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Tampa Criminal Law Blog

Police file drug charges against 3 people in Florida

Multiple arrests were made recently at a particular Florida condominium complex after a recent drug raid. The trio now faces serious drug charges following the after-hours incident. The situation underscores the fact that not all police investigations take place during daylight hours, and those being investigated are not always aware that police intend to pay a visit.

In fact, a 34-year-old woman said she was sound asleep when police entered her apartment. Before she knew it, she was reportedly taken away in handcuffs. She was still in her pajama pants at the time.

Delray drug rehab owner facing criminal defense situation

Florida is a beautiful state with many amenities to offer residents and visitors alike. However, it's also plagued, like many other states in the nation, by the consequences of a thriving illegal drug market. In fact, a high-profile criminal defense situation developed recently after a lengthy investigation that resulted in the arrest of 30-year-old man who owns a drug rehab center in Delray.

The man is no longer in jail as he was able to post a $250,000 bond. A 32-year-old colleague of his was also taken into police custody with a bond set at $200,000. Investigators claim the two men were involved in an insurance fraud scheme that amounted to approximately $58 million in erroneous charges to various insurance companies.

Can tattoos help people avoid heroin convictions in Florida?

Getting "tatted up," as it's called informally, is all the rage in Florida and throughout the United States. Even people over age 50 are spending thousands of dollars to turn their bodies into virtual walking art galleries. Having a prominent tattoo (similar to a birthmark) helps fine-tune a person's identification. It begs the question then, whether such marks can help get someone out of trouble, say when facing heroin charges or other drug-related allegations.

If police arrest a person on suspicion of a drug crime and that person is able to show a facial tattoo or other body mark that does not fit the description of the individual who allegedly committed the crime in question, he or she may be able to get off the hook in court. Of course, such things could actually work against a defendant as well. Whether the many facial tattoos of a man recently arrested and charged with drug crimes will come into play as he navigates the Florida criminal justice system remains to be seen.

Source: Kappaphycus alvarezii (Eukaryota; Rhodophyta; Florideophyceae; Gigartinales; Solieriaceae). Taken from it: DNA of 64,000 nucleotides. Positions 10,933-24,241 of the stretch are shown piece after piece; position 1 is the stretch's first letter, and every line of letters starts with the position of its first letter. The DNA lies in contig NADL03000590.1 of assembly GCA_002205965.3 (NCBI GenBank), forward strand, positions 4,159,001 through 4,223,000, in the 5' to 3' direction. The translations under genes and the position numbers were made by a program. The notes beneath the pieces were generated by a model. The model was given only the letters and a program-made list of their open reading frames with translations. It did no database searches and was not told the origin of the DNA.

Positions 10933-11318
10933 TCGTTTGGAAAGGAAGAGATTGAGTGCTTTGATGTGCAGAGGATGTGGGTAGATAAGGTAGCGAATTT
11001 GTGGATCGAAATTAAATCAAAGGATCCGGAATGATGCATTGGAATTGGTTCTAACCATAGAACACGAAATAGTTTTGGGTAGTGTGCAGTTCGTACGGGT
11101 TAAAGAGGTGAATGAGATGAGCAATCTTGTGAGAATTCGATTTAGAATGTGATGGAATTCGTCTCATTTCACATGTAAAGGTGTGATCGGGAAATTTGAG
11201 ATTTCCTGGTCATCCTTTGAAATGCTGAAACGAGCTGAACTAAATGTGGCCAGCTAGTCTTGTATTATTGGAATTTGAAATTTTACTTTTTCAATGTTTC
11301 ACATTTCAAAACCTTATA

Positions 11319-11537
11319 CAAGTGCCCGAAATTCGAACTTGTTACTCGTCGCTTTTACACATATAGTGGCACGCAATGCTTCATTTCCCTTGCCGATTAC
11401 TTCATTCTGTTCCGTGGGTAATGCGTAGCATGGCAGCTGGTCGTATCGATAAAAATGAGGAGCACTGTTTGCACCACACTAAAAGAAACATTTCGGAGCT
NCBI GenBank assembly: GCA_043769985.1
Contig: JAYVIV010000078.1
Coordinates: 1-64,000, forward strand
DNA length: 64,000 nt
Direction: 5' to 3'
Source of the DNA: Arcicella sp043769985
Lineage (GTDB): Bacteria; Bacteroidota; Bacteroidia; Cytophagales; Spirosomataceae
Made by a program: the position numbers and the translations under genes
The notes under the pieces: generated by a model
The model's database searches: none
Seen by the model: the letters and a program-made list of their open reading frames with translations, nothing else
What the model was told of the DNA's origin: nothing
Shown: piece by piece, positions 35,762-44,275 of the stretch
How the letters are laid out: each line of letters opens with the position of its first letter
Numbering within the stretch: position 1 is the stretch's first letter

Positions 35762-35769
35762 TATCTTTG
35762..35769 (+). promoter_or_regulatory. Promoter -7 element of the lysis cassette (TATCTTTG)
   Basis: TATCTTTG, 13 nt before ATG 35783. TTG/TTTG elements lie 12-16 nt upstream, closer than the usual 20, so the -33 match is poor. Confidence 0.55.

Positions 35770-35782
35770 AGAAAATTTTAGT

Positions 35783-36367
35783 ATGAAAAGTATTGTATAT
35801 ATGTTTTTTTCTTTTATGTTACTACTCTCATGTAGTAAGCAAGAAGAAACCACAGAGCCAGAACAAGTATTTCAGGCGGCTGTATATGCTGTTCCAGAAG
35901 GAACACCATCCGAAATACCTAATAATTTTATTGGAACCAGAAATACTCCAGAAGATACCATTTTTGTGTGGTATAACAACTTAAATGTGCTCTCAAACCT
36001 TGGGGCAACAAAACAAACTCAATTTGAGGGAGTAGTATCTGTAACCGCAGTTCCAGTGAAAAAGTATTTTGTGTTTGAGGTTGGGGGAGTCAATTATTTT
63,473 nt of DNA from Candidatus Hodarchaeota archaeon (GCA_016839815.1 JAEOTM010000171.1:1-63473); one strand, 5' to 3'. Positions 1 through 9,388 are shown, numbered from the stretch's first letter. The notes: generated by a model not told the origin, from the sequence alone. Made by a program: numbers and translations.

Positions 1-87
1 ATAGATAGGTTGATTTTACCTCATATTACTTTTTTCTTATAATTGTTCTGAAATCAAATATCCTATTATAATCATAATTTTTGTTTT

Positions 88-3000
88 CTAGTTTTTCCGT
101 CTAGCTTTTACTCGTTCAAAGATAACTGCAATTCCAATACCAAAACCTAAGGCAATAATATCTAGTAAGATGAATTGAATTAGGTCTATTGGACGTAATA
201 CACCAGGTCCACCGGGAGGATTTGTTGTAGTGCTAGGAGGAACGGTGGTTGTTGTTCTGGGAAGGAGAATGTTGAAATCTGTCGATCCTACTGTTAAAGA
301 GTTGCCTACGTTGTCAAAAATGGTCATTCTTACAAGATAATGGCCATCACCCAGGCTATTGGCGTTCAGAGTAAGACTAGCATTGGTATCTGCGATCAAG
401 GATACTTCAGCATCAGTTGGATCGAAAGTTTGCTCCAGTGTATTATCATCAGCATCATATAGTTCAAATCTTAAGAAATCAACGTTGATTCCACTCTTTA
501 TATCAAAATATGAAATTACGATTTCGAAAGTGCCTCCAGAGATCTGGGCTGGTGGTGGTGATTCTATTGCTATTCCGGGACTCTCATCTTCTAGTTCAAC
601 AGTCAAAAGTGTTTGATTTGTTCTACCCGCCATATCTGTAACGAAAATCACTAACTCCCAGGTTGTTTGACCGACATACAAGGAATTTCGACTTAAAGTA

Not the first time this man has faced drug charges in Florida

When a person is convicted of a crime in Florida and is sent to jail as part of his or her sentence, the abrupt change in lifestyle often comes as a shock. There are many regulations behind bars that the average person doesn't encounter in everyday life outside a jail cell, such as rules about what type of hairstyle is acceptable. One man currently facing drug charges in this state may have to change his appearance if things don't go his way in court. 

The man is familiar to many state officials in the criminal justice system due to his rather extensive criminal record. He was arrested on a recent Thursday in Miami Beach on suspicion of felony drug crimes. When police encountered the 59-year-old man, he was sporting what most would call a very peculiar hairstyle on his head and face.

Strategies for fighting against drunk driving charges in court

Getting pulled over in traffic by Florida police is typically a stressful experience. Many times, the purpose for the stop is not immediately apparent, which can cause further anxiety. There are also times when a police officer states one reason for a traffic stop but winds up adding other citations (or even criminal charges, such as drunk driving).

Being accused of driving under the influence of alcohol does not necessarily mean you will be convicted. After all, police are capable of error, and various things can go wrong with chemical test equipment so results produced are inaccurate. One of the ways to weaken prosecutors' strategies is to challenge Breathalyzer test results or other evidence in court.